Anyone who has been involved with the criminal justice system knows that it is confusing--often intentionally so. There is a lot of fine print, and most people going to court aren’t provided adequate legal counsel. This legislative session, VOTE is pushing to pass HB 351, which will make sure people who are offered a plea deal are made aware of the true impact of their conviction, including how having a criminal record will affect their access to housing, voting, and employment for the rest of their lives. At the bill’s House Committee hearing, it was clear we struck a nerve when Pete Adams of the District Attorneys Association testified that HB 351 would “slow down the process--it literally would shut down justice,” which is the opposite of true. His words are in keeping with District Attorneys’ common attempts to pressure people into signing away their rights via drive-by sentencing. As an antidote, this bill would provide more awareness to people facing a loss of freedom. As of now, it has been amended to ensure lawyers inform people of all plea offers by the state (which is constitutionally required under Missouri v. Frye). This bill has passed the House and has moved to the Senate Committee. Contact your legislators and tell them to vote YES on HB 351!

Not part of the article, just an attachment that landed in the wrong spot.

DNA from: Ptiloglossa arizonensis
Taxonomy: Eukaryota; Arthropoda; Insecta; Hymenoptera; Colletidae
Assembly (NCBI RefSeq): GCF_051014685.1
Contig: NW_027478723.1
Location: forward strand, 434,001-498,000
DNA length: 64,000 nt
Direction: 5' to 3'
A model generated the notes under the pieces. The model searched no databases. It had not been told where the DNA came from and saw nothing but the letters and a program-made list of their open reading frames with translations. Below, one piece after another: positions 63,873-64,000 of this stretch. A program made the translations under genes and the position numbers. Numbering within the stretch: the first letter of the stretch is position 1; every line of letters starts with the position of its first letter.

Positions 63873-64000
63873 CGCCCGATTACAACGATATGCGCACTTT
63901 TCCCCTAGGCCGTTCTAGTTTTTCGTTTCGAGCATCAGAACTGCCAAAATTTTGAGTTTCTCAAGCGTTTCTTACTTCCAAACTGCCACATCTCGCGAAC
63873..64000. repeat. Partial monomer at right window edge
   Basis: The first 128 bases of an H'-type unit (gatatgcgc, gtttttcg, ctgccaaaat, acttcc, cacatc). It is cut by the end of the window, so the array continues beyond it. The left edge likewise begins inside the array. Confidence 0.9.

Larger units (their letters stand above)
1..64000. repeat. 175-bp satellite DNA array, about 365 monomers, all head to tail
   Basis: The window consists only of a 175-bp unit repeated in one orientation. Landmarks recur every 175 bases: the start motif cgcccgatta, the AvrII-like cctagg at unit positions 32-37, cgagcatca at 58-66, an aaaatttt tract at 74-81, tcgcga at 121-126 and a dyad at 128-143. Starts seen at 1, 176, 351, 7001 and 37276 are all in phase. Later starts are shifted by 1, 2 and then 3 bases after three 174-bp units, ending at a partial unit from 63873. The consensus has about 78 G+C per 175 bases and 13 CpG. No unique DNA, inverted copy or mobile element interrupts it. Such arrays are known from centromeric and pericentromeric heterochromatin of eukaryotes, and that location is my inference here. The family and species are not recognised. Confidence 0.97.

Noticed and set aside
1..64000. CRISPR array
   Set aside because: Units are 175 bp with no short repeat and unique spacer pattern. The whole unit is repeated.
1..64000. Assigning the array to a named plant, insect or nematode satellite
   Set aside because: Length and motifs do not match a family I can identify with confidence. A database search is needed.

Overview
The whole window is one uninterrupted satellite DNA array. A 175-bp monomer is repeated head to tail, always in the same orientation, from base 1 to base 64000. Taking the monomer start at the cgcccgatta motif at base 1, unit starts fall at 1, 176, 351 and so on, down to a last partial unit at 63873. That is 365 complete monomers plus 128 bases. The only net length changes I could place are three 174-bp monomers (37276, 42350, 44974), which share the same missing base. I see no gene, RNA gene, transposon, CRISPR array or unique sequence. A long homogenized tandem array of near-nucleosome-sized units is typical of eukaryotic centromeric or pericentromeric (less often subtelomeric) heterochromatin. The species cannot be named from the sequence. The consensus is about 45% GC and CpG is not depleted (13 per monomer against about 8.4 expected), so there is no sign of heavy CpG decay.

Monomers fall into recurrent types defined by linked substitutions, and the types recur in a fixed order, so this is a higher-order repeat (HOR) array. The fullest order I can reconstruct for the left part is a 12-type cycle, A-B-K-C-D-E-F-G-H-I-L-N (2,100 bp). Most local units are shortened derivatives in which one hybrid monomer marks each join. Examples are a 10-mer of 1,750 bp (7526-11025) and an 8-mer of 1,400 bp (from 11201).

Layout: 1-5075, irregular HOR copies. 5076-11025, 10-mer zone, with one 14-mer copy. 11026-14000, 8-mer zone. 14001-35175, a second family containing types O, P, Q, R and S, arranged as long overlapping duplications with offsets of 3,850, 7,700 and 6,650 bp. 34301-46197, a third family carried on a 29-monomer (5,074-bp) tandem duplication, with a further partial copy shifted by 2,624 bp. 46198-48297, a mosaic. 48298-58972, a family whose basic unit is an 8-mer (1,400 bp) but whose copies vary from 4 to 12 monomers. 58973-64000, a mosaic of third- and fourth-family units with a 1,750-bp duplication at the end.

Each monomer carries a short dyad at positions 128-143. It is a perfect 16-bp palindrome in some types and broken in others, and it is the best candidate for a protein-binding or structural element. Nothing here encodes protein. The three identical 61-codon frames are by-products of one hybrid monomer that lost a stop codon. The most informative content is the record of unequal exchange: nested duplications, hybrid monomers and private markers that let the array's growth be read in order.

The lack of transparency in the trial process doesn’t end with the courts, it extends to bail bond companies as well. Bail bonds companies have been illegally overcharging people for bail for years in New Orleans. The Commissioner of Insurance has issued a directive ordering companies to repay the $6 million they’ve stolen from New Orleans families over the last 14 years(3). The corruption in the bail bonds industry most directly impacts women--the mothers, grandmothers, wives and friends of incarcerated men--who are also often the primary caretakers when their loved ones are incarcerated. VOTE opposes SB 108. The bill would make the order for bail bond companies to repay customers void. It is coming to a vote on the House Floor on Wednesday, May 22. Contact your legislators to oppose SB 108 today!
We deserve to participate in civic duties